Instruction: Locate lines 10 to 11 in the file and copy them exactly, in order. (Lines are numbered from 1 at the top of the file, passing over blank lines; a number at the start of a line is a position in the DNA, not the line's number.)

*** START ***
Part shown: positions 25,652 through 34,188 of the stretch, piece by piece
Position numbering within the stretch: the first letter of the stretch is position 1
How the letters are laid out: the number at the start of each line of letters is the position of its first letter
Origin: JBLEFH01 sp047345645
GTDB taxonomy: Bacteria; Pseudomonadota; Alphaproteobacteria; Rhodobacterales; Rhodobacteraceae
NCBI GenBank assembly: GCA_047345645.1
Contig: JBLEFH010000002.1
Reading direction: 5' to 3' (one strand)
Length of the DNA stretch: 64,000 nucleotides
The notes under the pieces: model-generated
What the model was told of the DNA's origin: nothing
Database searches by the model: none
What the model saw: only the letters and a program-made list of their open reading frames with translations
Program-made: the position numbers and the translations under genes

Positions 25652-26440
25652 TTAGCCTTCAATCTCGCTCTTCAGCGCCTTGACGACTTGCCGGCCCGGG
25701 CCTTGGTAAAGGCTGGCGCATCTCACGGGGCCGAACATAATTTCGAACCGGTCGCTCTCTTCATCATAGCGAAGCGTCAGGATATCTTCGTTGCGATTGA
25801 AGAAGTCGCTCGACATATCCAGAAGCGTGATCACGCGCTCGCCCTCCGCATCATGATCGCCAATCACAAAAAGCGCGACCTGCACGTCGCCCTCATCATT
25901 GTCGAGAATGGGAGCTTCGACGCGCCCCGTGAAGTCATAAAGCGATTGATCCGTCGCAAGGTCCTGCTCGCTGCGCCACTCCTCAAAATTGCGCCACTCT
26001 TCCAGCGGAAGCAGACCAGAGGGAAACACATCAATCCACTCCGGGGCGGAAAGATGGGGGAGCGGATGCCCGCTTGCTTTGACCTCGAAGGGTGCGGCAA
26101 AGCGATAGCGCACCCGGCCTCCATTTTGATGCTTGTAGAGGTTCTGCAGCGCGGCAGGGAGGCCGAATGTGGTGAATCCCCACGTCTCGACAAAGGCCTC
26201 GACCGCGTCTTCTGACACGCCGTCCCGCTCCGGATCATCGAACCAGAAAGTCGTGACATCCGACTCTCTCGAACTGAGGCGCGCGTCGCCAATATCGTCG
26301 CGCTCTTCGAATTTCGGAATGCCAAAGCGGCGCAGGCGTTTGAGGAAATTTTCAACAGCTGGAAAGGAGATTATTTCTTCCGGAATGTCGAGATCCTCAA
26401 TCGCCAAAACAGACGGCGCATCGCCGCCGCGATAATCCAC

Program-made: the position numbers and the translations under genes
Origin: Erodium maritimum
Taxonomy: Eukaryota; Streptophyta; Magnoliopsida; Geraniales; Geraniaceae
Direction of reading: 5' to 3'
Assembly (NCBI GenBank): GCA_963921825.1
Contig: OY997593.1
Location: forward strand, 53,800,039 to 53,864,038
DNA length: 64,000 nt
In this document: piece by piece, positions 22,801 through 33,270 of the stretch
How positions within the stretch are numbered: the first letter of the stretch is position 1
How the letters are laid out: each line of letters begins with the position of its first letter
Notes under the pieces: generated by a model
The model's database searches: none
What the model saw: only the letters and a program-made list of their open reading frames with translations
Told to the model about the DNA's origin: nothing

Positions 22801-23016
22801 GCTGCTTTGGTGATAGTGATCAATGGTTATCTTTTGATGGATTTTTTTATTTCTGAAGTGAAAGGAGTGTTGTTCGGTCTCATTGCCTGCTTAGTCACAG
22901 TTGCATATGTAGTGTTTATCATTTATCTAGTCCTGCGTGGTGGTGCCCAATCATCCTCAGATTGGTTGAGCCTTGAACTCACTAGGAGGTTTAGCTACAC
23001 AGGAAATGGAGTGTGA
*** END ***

The notes under the pieces: model-generated
What the model was told of the DNA's origin: nothing